Last week I was sitting here in TCI’s East Coast office staring blankly out the window, a glistening bead of drool pooling at the corner of my mouth, when I got a call from the cycling envoy of Luxembourg to complain that Luxembourg, unlike Belgium, really is a Duchy. It is, on its birth certificate, the Grand Duchy of Luxembourg, so it was neglectful and shoddy of me to go on and on about Belgium, and its amusing ‘duchiness’ a couple weeks ago, when there’s a real duchy right next door that we should be paying more attention to.
The dude was rude, and I had only just come out of my reflective reverie when he said, “You’re not even writing about cycling properly.” I said, “Hey bud, you know you can’t spell ‘douchey’ without ‘duchy,’ right?” whereupon he hung up on me.
It was probably Fränk Schleck.
Fränk always was the tetchy one, what with all that blood-doping and deal-with-the-devil-making not producing much in the way of actual race wins. And then constantly being outshone by his younger brother, who also didn’t win much. It’s hard to take a grown man named Andy very seriously, though. Honestly. If you’re reading this, and you’re an adult, and people call you Andy, you’re lovable and laughable, and there’s nothing wrong with you, but also sit down and shush, we’re mulling the fate of (theoretically) a nation here.
I’d challenge any of you to name a Luxembourger who is not a Schleck, or as those of us who once followed men’s pro racing down into the sewer of doping, secret doping, and double secret doping, the eternal Schleck-onds (with apologies to Raymond Poulidor).
I was in Luxembourg once for about ten minutes. I took a train from Rheinfelden, Germany, to Paris, passing through … oh, sorry … that was Liechtenstein. Yeah. I have never been to Luxembourg, which makes this review even less useful than usual.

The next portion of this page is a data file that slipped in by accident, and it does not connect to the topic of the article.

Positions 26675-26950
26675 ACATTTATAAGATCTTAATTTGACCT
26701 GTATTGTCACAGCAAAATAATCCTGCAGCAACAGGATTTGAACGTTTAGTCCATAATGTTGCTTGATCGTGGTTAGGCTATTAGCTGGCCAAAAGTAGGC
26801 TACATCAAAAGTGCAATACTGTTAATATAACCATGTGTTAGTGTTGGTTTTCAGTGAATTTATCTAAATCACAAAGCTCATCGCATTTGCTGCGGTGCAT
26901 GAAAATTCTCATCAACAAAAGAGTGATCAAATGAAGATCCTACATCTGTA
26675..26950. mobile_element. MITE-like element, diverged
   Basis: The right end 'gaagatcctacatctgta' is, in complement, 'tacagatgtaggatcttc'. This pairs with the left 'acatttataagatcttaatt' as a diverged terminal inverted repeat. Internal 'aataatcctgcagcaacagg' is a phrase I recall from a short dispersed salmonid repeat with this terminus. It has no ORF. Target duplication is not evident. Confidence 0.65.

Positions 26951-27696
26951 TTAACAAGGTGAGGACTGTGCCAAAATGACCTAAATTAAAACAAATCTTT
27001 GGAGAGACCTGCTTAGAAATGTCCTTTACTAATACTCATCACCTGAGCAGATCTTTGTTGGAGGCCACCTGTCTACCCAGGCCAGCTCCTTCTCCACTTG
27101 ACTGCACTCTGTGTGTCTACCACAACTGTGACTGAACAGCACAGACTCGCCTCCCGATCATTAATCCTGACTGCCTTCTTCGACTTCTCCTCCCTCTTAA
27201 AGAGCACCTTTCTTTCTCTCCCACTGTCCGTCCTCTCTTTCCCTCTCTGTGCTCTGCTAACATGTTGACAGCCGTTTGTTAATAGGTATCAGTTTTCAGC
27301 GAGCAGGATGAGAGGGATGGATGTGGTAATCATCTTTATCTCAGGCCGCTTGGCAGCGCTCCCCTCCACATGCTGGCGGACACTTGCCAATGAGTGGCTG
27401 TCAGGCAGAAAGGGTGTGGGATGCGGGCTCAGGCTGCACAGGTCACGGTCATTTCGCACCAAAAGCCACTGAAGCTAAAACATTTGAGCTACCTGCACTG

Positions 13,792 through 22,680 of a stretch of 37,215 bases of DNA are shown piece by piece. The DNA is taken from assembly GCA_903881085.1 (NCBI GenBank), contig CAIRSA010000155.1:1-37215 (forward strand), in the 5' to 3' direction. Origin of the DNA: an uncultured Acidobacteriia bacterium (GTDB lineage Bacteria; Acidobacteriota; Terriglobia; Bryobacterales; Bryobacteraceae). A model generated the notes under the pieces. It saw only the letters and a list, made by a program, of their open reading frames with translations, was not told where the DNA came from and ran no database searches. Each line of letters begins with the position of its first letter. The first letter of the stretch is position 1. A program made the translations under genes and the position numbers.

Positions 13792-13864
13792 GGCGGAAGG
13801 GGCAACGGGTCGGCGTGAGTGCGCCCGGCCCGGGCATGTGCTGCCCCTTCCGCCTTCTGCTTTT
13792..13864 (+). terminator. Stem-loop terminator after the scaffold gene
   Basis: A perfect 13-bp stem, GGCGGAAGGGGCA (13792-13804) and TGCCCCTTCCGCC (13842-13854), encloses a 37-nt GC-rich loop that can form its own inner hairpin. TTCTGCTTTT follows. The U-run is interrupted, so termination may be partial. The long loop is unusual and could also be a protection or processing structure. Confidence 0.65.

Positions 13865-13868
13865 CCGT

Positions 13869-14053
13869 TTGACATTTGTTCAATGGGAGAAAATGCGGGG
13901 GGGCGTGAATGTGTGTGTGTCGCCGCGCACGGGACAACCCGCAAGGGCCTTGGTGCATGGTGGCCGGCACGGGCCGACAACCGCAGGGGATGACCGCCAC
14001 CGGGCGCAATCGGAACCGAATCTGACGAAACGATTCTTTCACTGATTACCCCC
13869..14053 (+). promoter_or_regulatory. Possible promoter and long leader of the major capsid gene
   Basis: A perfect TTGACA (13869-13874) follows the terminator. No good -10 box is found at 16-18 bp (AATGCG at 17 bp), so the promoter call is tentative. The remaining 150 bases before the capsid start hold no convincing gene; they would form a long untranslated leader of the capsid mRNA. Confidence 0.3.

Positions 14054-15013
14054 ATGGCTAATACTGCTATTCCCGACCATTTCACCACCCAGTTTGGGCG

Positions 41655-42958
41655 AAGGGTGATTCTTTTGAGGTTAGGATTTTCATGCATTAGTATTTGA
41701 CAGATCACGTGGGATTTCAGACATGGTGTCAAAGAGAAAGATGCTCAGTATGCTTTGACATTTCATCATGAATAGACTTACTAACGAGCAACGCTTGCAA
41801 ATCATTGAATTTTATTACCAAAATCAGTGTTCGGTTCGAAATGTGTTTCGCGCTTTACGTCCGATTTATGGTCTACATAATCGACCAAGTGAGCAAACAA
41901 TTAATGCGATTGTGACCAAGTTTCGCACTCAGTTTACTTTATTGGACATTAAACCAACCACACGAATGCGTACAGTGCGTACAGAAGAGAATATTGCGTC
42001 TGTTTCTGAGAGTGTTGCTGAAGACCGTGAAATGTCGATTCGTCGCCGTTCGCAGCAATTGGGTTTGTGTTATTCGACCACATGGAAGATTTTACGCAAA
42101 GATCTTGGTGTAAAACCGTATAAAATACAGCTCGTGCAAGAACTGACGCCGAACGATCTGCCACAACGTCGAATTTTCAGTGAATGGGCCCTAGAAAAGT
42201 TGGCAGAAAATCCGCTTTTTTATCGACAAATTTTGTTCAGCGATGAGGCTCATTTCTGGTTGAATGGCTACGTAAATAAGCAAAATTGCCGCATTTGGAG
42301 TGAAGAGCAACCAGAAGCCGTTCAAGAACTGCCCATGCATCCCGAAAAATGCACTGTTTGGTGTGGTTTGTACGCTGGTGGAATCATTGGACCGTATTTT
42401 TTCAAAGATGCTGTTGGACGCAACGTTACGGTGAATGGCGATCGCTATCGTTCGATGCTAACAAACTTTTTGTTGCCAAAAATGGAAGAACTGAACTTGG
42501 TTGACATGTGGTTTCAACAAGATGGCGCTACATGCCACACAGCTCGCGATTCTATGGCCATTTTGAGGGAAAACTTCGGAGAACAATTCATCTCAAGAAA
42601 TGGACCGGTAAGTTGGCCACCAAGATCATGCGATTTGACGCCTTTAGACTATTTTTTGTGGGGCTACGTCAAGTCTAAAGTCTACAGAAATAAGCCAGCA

In Luxembourg, they speak French and German, but also Luxembourgish. That’s not a joke. That’s a fact. Luxembourgish is a variation on high German, so it’s guttural and glottal, a heady mix of throaty harumphing and saliva projecting passion. Up until recently, there was a Chi Chi’s Mexican Restaurant in Luxembourg City, (It’s true. Suck it, Liechtenstein.) and I get no-end of mirth imagining someone ordering a chimichanga in Luxembourgish.
If there is any sign of (the apocalypse) end-stage capitalism it is that.
I have a lot of sympathy for Luxembourg though. It’s a small country, dominated politically and culturally by its neighbors. It sits there on the frontier between the romantic world of the French and the technocratic slant of Germany, et. al. Like it’s land-locked cousin, Switzerland, it was also neutral until after WW II, which you can construe as a means of self-preservation or a cowardly way out of a tough situation. It’s not for me to judge.
Perhaps their best strategy, for most of their history as a nation, would have been to turn the lights off and pretend they weren’t home when any of the aggro-nonsense that has marked European history for the last … eternity … was going down. Could you blame them?
Finally, I will say this. Luxembourg is the Grandest Duchy I’m aware of. Much better than Belgium in this regard. Whether it’s being passed on the left-hand side (always recycle) or simply being left to churn out almost-but-not-quite-world-class cyclists, once you’re a grand duchy, pardon me, a Grand Duchy, no one can take that away from you, not even a knuckle-dragging, pseudo satirist like me.